The human hand has 27 different bones, 29 joints and 123 ligaments. Your fingers have more sensory receptors than your eyes. The muscles that move those fingers are all located within your palm, are driven by some 200,000 neurons, and some scientists believe that as much as one-quarter of the motor cortex — the part of your brain that controls voluntary movement — is dedicated to manipulating your hands.
And the one most important task that the brain can ever direct your hands to do is, of course, wrapping them around the grip of a fishing-reel handle.
Well, OK — I’ll admit that picking up the rod and casting it might be just as important as turning the crank. But there’s no doubt that you can’t catch a fish if you can’t wind a reel. And this interface between your fingers and your fishing gear is where the proverbial rubber hits the road.
Just how this connection is made between your fingers and your reel has a shockingly deep history. For many years, reel manufacturers have struggled to find the best shapes, sizes and materials for their handles. The issue is made all the more difficult because a reel’s intended use, size and ultimate cost all come into play. On top of that, every individual’s hands are different, so reel grips must be made to serve many masters.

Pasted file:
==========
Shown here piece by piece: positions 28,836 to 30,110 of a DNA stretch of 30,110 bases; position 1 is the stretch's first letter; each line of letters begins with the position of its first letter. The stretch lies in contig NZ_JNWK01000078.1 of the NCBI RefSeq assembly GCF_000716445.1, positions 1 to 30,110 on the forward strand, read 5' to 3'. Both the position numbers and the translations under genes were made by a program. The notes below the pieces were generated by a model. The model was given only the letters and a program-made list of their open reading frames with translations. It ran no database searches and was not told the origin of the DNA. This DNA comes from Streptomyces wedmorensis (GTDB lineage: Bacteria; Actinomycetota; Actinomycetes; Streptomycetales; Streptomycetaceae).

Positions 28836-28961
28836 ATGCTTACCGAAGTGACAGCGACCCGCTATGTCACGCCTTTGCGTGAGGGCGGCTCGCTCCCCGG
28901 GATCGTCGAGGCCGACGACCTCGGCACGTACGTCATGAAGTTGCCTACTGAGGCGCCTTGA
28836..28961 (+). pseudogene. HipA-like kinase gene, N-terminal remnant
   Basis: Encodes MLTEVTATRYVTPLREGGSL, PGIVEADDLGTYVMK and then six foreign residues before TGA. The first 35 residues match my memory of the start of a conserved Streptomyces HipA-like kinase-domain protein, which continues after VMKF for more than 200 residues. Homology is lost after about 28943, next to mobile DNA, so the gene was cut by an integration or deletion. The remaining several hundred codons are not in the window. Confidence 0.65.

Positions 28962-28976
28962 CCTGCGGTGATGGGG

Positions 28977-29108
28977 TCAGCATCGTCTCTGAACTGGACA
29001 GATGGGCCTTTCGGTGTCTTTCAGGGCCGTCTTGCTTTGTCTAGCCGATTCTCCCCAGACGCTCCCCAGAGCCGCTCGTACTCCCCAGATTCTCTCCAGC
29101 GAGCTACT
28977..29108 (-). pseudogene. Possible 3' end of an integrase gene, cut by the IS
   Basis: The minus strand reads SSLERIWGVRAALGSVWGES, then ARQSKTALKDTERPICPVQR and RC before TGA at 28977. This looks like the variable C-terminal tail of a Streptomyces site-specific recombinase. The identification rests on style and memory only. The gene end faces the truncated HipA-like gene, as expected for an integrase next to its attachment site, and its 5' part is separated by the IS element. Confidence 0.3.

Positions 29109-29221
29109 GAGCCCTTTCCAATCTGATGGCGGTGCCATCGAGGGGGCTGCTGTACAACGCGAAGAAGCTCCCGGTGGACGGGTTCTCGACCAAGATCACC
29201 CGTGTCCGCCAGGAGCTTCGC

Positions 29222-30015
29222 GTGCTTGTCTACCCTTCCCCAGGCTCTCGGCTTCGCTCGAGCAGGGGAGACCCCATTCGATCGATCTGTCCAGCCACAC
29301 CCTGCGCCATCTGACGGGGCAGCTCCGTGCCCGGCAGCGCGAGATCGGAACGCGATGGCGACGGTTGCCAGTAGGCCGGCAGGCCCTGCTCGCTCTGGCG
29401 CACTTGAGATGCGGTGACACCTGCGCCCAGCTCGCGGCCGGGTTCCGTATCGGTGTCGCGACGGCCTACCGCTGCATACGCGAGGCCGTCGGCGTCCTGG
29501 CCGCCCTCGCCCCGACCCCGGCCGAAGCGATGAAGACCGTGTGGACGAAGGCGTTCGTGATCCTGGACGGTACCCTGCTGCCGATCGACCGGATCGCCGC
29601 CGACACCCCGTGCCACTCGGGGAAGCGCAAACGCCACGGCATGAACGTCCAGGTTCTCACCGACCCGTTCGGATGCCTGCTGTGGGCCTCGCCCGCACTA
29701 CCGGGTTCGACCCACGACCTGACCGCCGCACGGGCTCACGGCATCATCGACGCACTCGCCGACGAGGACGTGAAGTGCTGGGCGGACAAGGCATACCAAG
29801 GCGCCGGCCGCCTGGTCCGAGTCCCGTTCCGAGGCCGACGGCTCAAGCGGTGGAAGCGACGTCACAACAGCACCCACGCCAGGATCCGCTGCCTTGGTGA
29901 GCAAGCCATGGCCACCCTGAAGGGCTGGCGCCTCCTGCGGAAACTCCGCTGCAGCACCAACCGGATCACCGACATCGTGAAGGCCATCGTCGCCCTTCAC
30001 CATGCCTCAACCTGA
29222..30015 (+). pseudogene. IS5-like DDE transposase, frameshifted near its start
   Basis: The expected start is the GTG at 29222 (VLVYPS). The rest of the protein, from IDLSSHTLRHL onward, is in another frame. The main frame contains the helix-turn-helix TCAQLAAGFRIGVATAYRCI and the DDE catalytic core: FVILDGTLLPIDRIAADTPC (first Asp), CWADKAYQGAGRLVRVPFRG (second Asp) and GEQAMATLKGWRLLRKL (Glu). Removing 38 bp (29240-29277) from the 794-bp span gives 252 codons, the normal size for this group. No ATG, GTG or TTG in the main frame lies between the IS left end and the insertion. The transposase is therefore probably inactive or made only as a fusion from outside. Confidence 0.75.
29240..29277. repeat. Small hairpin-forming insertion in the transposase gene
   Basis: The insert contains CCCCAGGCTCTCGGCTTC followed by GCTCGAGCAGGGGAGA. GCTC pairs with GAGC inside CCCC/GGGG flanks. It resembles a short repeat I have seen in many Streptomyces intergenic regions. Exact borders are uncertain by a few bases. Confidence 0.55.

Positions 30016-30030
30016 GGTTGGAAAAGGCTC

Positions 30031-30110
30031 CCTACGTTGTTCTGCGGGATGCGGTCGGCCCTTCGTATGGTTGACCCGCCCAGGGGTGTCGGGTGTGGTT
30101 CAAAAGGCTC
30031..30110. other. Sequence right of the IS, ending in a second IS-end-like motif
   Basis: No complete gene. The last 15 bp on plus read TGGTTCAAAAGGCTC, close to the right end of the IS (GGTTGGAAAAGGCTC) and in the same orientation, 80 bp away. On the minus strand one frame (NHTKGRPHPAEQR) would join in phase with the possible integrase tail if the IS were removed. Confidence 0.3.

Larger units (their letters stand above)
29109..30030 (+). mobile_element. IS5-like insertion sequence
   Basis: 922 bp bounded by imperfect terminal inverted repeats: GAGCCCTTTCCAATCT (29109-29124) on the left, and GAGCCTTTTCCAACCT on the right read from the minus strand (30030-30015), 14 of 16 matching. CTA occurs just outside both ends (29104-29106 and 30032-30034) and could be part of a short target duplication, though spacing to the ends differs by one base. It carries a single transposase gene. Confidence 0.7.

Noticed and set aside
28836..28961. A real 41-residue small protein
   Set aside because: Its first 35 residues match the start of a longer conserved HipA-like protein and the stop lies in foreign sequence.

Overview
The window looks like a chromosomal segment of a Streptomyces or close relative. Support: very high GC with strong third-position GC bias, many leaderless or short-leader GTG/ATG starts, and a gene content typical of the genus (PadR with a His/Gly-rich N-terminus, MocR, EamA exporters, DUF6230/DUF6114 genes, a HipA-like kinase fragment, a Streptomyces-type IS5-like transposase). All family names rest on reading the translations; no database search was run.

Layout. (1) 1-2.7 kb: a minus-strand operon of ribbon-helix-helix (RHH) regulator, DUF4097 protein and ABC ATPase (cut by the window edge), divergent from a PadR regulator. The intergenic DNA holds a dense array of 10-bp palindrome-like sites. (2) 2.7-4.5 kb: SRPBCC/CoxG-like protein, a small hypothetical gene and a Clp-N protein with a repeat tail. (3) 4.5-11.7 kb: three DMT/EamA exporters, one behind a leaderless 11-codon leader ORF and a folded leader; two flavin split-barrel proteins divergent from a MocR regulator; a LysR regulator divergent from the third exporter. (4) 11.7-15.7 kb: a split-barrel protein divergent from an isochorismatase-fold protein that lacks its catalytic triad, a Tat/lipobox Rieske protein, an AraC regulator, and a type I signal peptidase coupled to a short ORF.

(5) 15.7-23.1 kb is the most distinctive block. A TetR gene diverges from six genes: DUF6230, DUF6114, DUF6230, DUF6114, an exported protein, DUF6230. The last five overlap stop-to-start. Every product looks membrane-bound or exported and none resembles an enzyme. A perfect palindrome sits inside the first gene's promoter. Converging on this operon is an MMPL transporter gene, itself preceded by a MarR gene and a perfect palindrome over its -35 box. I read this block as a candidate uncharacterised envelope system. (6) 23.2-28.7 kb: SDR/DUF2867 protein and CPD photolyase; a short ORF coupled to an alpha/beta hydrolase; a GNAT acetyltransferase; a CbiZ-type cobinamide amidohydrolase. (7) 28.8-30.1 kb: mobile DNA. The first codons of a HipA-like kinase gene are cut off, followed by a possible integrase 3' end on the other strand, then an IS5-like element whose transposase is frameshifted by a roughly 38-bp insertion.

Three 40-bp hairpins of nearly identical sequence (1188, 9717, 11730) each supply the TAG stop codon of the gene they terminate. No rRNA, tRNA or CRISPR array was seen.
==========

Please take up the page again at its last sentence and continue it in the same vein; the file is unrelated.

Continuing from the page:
“We’re constantly studying and developing new materials,” says Trey Epich, product planning manager for Shimano. “And we’re always running into unexpected issues. Years ago on some old models, for example, we discovered that the plastics we were using could break down from the chemicals found in suntan lotion and oils. Over time, the grips themselves became sticky. Finding the best replacement material was a three-year project.”